A year ago I made a list which is now on on my Home Page of ten beautiful things in life. I still stand by that. But this year I will put in ascending order the year’s six greatest blessings, bearing in mind what a horrible year it has been in some ways. This is a very personal list, and are the things I thank God/fate/circumstance for in 2001.
6. Some good things professionally, targets achieved in some areas at least, and students whose difficulties I have been able to make easier.
5. The blessing of reading and our local library.
4. Being able at my age to still think new thoughts and learn new things, and to take an imprudent decision when I knew it was what I had to do.
3. My friends at yum cha and around the pubs/coffee shops for their fellowship and confirmation of one’s worth and existence.
2. Becoming a non-smoker at last.
1. Finding one is loveable after all, and seeing another find that too about themselves.
Yes, I know the grammar is not quite right in number 1, but the thought is wonderful 🙂
23 December: Almost Christmas
Yes, so close, but I still haven’t done my cards! Looks like I will be making a few phone calls, sending email or ICQ, visiting some (hopefully) and, a last resort, sending late cards.
Yesterday I went to the Green Park Hotel with Sirdan; in time PK, James, Sailor A, and a number of others, joined us. PK gave me a very nice bottle of whisky.
Today is another Christmas gathering at the Forresters Hotel, and it would appear quite a few are coming to that. The gathering there a couple of weeks ago was very pleasant indeed.
I received a lovely card from “Master Fu”, an ex-student (class of 2000) who has been doing well in Advanced Mathematics at Sydney University. He has a delightful way of expressing himself:
There are many thanks for many things, none of them comes easily with words, for gratitude is the heart’s memory: thank you for everything you have done. Yours, Xiang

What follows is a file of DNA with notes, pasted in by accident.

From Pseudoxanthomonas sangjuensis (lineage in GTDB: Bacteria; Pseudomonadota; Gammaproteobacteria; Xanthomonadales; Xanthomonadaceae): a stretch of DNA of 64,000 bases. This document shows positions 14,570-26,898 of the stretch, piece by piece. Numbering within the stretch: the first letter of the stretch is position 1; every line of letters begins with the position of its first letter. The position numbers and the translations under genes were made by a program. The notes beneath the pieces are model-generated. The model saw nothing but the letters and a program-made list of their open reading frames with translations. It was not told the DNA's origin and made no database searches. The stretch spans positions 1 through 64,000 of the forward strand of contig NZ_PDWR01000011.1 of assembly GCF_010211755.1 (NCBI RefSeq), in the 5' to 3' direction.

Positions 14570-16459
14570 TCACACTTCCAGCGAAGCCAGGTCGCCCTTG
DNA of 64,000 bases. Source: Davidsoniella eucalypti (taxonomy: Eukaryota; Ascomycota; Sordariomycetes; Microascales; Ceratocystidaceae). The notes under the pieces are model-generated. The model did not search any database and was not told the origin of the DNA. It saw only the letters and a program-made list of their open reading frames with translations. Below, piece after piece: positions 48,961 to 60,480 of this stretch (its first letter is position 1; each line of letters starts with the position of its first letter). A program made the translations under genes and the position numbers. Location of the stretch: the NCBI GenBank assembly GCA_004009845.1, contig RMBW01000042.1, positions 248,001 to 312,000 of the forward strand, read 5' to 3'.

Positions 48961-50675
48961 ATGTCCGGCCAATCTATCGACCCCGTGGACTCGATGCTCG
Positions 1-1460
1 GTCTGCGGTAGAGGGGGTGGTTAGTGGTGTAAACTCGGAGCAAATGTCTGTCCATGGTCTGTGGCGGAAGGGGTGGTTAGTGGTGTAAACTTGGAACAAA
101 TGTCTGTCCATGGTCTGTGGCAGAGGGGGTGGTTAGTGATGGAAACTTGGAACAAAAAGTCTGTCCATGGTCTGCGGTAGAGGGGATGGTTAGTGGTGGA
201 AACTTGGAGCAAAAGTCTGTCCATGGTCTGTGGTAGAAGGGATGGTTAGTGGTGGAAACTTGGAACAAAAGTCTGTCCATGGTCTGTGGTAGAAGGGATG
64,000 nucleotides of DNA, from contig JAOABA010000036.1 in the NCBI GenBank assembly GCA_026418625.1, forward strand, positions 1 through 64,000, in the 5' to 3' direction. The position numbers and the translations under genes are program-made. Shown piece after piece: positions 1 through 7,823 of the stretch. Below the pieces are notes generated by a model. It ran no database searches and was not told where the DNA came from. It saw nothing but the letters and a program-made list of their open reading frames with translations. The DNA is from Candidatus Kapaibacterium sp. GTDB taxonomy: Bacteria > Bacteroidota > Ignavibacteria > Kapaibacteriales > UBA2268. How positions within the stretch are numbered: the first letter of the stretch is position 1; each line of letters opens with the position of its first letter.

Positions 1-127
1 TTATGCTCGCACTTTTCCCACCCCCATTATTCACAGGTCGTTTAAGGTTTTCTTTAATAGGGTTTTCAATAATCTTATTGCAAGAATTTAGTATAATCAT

If yours is a family Christmas today, have a really good one; treasure those times, as they do pass.
The Forresters offered T-bone and mash as their $5 grill today, and it is so long since I have indulged in something so decadently Western; it was delicious. Company comprised Sirdan, James, Malcolm, the Empress, Bruce, Sailor A, Dark Cloud (a rare manifestation) and myself. The cuteness index at the Forresters was definitely near 9/10 today as well. (Elki, a very attractive ex-student who must be about 22 now, was there with his girlfriend; his noticing me was noted by the assembly and brought credit on my white beard!) So a good time was had. The Crown Prince had requested his greetings be passed on and it was done.
Meanwhile I have been reading an absolutely fascinating book on a cross-cultural phenomenon very few of us would have known of before: Martin Palmer, The Jesus Sutras (2001), about a thriving Christian movement in China during the 7th and 8th centuries AD. Have a look at that review and you will get the gist.
The previous post — which includes the relevant links to the Wayback Machine — extracted from my otherwise vanished blog posts for September and October 2001 items relevant to what we are all remembering at the moment. But there were other items too, some actually quite embarrassing, some fun to look back on. So I thought I would share a few more. So….
Back to 2001!
02 Sep 2001
Spring again and another Yum Cha
Although it is Spring and Father’s Day, it was a bit cool and windy today. A good Yum Cha took place at the East Ocean Restaurant with the Empress (of course), Malcolm, Sirdan, James, PK (with whom I have had some good talks recently), Bob (a rare visitor — not Shanghai Bob!) and myself. It is interesting as this diary has been faithfully kept for the best part of eighteen months to look back at Yum Chas past: last September for example Sydney was gearing up for the Olympics and was just getting into the mood; we had a couple of Olympic visitors at that Yum Cha.
Twenty years ago this month myself, Rob (rest his soul), John Hawke and a couple of others began the young writers’ magazine Neos. (Simon H. was there in the background too.) The magazine went on until 1985, attracting a pretty fair reputation, including one Literature Board Grant and Queen Elizabeth II Silver Jubilee Award for services to youth. My mother was particularly proud of that. Funnily, it was also a time when my own life was at a low ebb, but I survived.
It was towards the end of that time that I “came out” at last, and also began my current principal means of employment.
One year ago this week (September 8), I notice I received a small but significant gift, something I always keep in my wallet and treasure. A rather cryptic note in last year’s September Diary marks the occasion. Since then has not disappointed.
09 Sep 2001
Learning from web diaries…and other matters